Dell reported another quarter of declining profits and revenue Thursday as CEO Michael Dell continues his fight to take the company private.
Dell's profit for the quarter, ended May 3, was US$130 million, down 79 percent from $635 million in the same quarter a year earlier. Revenue declined 2 percent to $14.07 billion.
Dell's PC division was particularly hard hit. Sales for the quarter were down 9 percent to $8.9 billion, Dell said, and the group's operating profit skidded 65 percent lower to $224 million. Laptop sales were hit especially hard.
Its enterprise business showed mixed performance. Sales of servers and network gear were up 14 percent but storage was down 10 percent. Dell's services division reported a 2 percent increase in revenue.
Dell is trying hard to build an enterprise software business, which it hopes will eventually generate higher profits than its PC division. The software group reported an operating loss for the quarter, however, as Dell invested in new sales and R&D staff.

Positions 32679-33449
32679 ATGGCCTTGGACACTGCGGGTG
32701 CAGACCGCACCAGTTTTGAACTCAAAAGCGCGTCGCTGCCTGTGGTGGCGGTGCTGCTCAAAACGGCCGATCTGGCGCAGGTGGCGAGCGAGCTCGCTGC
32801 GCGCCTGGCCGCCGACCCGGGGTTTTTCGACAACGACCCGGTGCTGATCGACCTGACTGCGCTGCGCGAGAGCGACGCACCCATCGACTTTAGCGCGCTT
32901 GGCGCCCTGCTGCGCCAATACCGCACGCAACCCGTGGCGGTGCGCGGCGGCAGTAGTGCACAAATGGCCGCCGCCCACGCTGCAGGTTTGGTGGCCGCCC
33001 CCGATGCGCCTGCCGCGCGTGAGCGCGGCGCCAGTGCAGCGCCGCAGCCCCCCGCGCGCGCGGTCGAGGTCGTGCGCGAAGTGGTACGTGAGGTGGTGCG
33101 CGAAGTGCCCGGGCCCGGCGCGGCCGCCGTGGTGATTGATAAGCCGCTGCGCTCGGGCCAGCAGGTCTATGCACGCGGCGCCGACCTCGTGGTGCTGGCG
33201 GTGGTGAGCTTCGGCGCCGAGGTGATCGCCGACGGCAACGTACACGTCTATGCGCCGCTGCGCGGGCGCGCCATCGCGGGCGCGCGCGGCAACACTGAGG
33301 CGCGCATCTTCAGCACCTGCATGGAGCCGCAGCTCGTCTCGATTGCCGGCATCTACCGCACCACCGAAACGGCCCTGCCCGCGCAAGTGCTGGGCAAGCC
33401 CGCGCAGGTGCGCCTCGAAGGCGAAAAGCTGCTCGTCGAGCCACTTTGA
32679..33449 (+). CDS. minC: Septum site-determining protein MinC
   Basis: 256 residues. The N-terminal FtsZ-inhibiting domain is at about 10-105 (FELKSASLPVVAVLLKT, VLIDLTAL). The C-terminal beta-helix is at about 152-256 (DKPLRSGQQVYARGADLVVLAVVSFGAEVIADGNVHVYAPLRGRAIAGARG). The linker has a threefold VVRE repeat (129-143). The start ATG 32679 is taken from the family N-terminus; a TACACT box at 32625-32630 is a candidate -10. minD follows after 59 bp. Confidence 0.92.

Dell's earnings for the quarter on a pro forma basis, which excludes one-time items, were $0.21 a share, well off the analyst forecast of $0.35 a share, according to Thomson Reuters.
In a statement, CFO Brian Gladden said Dell's profits were affected by steps it took to improve its competitiveness. "We'll also continue to make important investments to support our strategy and drive long-term profitability," he said.
Michael Dell announced in February that he planned to take the company private in a deal with Silver Lake Partners valued at $24.4 billion. The company founder has said he wants some breathing room to focus on long term investments without the constant scrutiny from Wall Street.
The plan has run into serious opposition from big shareholders, who think the company is worth more than Michael Dell and his partners have offered to pay.
Shareholders may end up being asked to vote on the matter this summer. If a majority of shares are voted in favor of Michael Dell's plan to take the company private, Dell's biggest outside investor, Southeastern Asset Management, has indicated it might go to court to fight for a higher price.